I write this on the eve of the 2017 Mike Stewart Pipeline Invitational.  Nearly 100 competitors are making their last-minute preparations to go into Gladiator mode and do battle at one of the world's most intimidating, formidable surf spots.  The Pipeline event, since the very first bodyboarding event was ever held at Pipe in 1980-The Coca Cola/Sure Craft North Shore Bodyboard Classic,

which was won by JP Patterson, Pipe has made and broken bodyboarding careers.  This year will be no exception.  

I have intimate personal experience with competing at Pipe, having done so 17 years in a row between 1982 and 2000, placing as high as 4th and pushing my own personal limits in pursuit of bodyboarding glory.  In my years spending winters on the North Shore, I had a love/hate relationship with the break, and for good reason.

I was never aggressive, or especially daring to the point of taking unnecessary risks, but Pipeline required both if you wanted to have a snowball's chance in Hell of getting a wave out there.  I knew to see and be seen, I had to paddle out when Pipe was on...it was part of the job of being a pro bodyboarder.  I would paddle out at Pipe at 8am every day (I would wait until the sun hit the waves so as to improve my chances of having a photographer get a front lit shot of me when I caught a wave).  I would sit out there in the massive pack of sometimes up to 100 people just hoping to pick off a scrap when someone paddled and pulled back,  or maybe ate shit on the drop allowing me to shoulder hop into whatever wave I could snag.  I knew the guys to avoid, and I knew my place in the lineup.  I would usually sit wide of the main peak hoping a west set would swing a bit wide, offering up a tapering pit peeling into the friendly sand-covered bottom at Gum's.

My fellow pro bodyboarders began to refer to this as "Jay's Peak" and I and the Brazilian girls and younger kids would hold court on this section at Pipe.   My main goal other than catching a wave was to stay out of the way of the Pipe regulars and give them kudos after their waves as they paddled back past me.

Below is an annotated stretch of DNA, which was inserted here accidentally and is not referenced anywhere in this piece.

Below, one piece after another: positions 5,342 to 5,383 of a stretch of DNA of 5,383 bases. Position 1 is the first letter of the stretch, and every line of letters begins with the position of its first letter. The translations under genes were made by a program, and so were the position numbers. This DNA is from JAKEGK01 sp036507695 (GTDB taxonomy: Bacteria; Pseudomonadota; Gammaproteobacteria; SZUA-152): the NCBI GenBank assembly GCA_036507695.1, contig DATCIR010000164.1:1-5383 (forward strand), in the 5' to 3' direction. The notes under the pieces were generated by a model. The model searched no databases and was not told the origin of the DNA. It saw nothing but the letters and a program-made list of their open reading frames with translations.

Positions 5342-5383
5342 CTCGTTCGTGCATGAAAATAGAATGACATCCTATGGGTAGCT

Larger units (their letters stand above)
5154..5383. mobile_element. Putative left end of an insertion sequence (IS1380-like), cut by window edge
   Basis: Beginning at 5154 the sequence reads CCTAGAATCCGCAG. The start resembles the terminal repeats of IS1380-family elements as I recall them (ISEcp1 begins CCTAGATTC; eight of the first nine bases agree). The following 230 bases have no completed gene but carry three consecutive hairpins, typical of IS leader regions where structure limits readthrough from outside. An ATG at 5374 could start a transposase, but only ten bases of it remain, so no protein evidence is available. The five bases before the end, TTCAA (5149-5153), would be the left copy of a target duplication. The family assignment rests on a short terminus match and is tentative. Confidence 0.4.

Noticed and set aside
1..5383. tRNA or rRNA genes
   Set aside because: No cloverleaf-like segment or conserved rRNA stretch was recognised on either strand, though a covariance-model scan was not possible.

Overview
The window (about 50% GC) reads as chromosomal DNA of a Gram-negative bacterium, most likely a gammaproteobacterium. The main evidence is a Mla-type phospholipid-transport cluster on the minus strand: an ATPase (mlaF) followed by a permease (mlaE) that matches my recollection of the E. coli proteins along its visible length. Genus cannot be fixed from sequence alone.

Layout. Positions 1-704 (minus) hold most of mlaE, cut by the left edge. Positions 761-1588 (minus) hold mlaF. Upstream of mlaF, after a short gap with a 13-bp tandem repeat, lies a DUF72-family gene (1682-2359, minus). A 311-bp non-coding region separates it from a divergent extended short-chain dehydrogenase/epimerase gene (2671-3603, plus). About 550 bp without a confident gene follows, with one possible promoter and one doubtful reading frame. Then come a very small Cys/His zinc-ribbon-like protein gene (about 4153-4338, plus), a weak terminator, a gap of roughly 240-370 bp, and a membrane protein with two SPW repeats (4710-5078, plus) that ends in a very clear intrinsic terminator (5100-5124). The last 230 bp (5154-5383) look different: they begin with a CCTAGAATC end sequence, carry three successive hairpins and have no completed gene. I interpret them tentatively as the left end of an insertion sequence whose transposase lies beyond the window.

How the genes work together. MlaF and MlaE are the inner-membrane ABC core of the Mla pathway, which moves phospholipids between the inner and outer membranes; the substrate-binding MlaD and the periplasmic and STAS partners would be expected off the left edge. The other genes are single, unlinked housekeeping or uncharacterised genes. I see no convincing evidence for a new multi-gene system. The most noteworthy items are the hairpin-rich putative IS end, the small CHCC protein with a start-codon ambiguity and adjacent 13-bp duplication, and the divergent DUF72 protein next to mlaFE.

While my contemporaries like Stewart, Kainoa, Bullet, Lanson, Skipp, Ross McBride, and others were sitting inside the main peak risking getting wiped off the face of the planet by steamrolling sets, and scoring heaving caves for their efforts, I watched enviously from the safety of "Jay's Peak".  Now and then, I would snag a gem and feel like a hero, but more often than not, I'd spend 3-4 hours out there and catch a wave an hour, and come in completely frustrated.  

So, why did I keep going out there day after day for months on end?  During my day, and to some extent, still today, Pipe is a proving ground.  Yes, other spots may have usurped Pipe's reputation as the most dangerous spot on Earth, but something about the vibe, history, and legend of the North Shore is unmatched anywhere else in the wave riding world.  The North Shore will always be a gathering place for the world's best wave riders, and Pipeline is it's main stage.   
The APB Tour event at Pipe is the Big Show.  Riders gather from all over the planet in hopes of achieving bodyboarding glory in their brief 20 minutes out there while the eyes of the bodyboarding world are glued to their computer screens to see the clash between carnage and the victory play out in those hallowed hollows.  It's the Cinderella story.  Small town bodyboarding hero shows up at Pipe, charges hard, and catches the adulation and attention of the entire bodyboarding world.  

The event has changed sponsors and names over it's many years, but one thing hasn't changed- the one who wins has basked in bodyboarding glory for years to follow.  Mike Stewart, who won 9 times...well...his reputation speaks for itself.

 Mike Eppelstun's career took off after his win.  Andre Botha was the youngest to ever win the event, which he did twice.  GT, Kingy, Hubb, Ben Player, Amaury, PLC...all winners, all legends.  They all solidified their reputations as masters of the sport and garnered respect from wave riders of all types.

So, while some things change, others stay the same.  Pipeline will always be the place to prove yourself to the bodyboarding world.  So, if you're an up-and-coming bodyboarder, save your money, train hard and make your way to the North Shore with a healthy dose of humility and respect for those that have come before you, and remember to respect the locals, and maybe, just maybe you'll achieve that elusive bodyboarding glory.

Footnote:  The event didn't take place in 2018 due to permit issues, but Pierre Louis Costes, pictured above, took out the 2019 edition in the main event with Mack Crilley winning the dropknee division.